Methods

Established breast cancer cell lines

The human breast cancer cell lines MCF-7 and MDA-MB-231 were obtained from the American Type Culture Collection (Mayo Clinic, Manassas, VA, USA). The MCF-7 cells overexpressing the Raf-1 oncoprotein were generated as previously described [29]. Human mammary epithelial cells (HMEC) were kindly provided by Wilma Lingle, PhD (Mayo Clinic). All cell lines were maintained in DMEM containing 5 mM glutamine, 1% penicillin/streptomycin, 20 μg/ml insulin (only for MCF-7 and their variants), and 10% FBS at 37 °C in a 5% CO2 atmosphere.

Human breast cancer xenografts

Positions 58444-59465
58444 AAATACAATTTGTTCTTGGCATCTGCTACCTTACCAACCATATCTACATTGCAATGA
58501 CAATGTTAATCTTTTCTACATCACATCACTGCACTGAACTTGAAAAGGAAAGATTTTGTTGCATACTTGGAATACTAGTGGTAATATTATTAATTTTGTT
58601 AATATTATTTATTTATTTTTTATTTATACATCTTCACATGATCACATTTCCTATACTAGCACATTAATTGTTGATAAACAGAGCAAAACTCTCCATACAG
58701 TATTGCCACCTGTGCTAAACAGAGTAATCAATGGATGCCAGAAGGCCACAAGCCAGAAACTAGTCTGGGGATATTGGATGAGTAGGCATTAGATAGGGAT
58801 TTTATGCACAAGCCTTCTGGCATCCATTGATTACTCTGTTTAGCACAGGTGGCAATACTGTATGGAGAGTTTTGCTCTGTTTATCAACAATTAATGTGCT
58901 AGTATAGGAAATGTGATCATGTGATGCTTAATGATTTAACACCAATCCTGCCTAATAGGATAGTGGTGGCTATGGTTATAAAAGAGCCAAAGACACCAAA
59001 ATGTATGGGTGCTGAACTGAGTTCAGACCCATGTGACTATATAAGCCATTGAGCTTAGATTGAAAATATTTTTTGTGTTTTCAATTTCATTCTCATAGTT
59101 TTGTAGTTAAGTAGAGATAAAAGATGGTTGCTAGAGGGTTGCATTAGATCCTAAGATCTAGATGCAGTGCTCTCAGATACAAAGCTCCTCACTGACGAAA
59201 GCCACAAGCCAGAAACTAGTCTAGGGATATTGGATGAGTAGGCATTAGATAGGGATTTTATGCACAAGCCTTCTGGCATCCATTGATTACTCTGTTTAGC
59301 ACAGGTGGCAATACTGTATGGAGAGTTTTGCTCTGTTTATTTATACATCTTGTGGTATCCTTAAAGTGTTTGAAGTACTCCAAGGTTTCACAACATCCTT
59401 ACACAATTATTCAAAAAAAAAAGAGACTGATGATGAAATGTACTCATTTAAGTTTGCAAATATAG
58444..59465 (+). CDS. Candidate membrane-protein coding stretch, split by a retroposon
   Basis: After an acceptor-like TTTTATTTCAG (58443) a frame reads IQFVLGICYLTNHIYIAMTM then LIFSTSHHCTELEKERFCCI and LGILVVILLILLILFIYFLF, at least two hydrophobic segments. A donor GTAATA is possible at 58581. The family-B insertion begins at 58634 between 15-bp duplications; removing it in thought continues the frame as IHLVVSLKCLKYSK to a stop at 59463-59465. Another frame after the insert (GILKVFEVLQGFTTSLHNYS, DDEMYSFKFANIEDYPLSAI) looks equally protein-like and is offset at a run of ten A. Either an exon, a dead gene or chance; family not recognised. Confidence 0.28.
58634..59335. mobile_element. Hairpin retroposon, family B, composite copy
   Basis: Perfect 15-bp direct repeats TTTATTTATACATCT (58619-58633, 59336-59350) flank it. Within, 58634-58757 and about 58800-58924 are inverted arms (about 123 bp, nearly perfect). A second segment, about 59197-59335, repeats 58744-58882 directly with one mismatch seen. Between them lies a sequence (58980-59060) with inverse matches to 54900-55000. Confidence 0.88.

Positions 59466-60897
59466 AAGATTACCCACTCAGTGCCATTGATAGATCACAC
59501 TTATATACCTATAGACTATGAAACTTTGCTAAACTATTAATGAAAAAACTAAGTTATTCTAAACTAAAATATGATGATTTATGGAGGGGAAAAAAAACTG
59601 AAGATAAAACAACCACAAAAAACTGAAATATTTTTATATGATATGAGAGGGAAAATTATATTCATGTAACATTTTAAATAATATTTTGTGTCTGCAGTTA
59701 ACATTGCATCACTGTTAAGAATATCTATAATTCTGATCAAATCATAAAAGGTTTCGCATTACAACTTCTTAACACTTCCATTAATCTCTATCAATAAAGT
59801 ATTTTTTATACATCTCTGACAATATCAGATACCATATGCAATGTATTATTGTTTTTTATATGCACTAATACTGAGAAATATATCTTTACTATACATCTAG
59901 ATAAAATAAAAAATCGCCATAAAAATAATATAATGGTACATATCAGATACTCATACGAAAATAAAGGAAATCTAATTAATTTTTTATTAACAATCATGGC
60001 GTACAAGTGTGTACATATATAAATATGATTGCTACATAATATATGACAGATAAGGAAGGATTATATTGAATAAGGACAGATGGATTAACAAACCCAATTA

Procedures established by the institutional animal care and use committee based on the National Institutes of Health Guidelines for the Care and Use of Laboratory Animals were followed for all experiments. Four-week-old nonovariectomized female NCR/Nu/Nu nude mice were anesthetized by exposure to 3% isoflurane, and five mice per group were given subcutaneous injections with 2 × 106 MCF-7 or vMCF-7∆Raf-1 cancer cells suspended in 50 μl of 50% Matrigel (BD Biosciences, San Jose, CA, USA). Tumor localization and growth was monitored using an IVS imaging system (IVS, Coppell, TX, USA) from the ventral view 10 minutes after luciferin injection. After 12 weeks, mice were killed, and xenograft tumors were processed for histology and IHC analyses. Animals were examined every day, and body weight and primary tumor size were measured at least one or two times per week. Consistent distress and potential pain (> 1 day) were alleviated by killing the mice. If some of the animals were losing more than 10% of their body weight or if blood was consistently observed in the urine or around the genitals of the mice, the mice were appropriately killed. When typical signs of distress, including labored breathing and inactivity, were consistently observed for > 1 day, the animals were appropriately killed. When the primary tumor was > 2 cm, the animals were killed. Animals were killed using pentobarbital (100 mg/kg intraperitoneally) followed by cervical dislocation. The Mayo Clinic Institutional Animal Care and Use Committee approved this study (A00002634-17). Breast tumor xenografts and experimental lung metastases were established as previously described [29, 31]. To reestablish cultures from 1GX explants, primary tumors and metastatic lungs were excised from killed animals, minced using sterile scissors, and transferred to complete culture medium, and fibroblast-free tumor cell lines were established by serial passages in culture.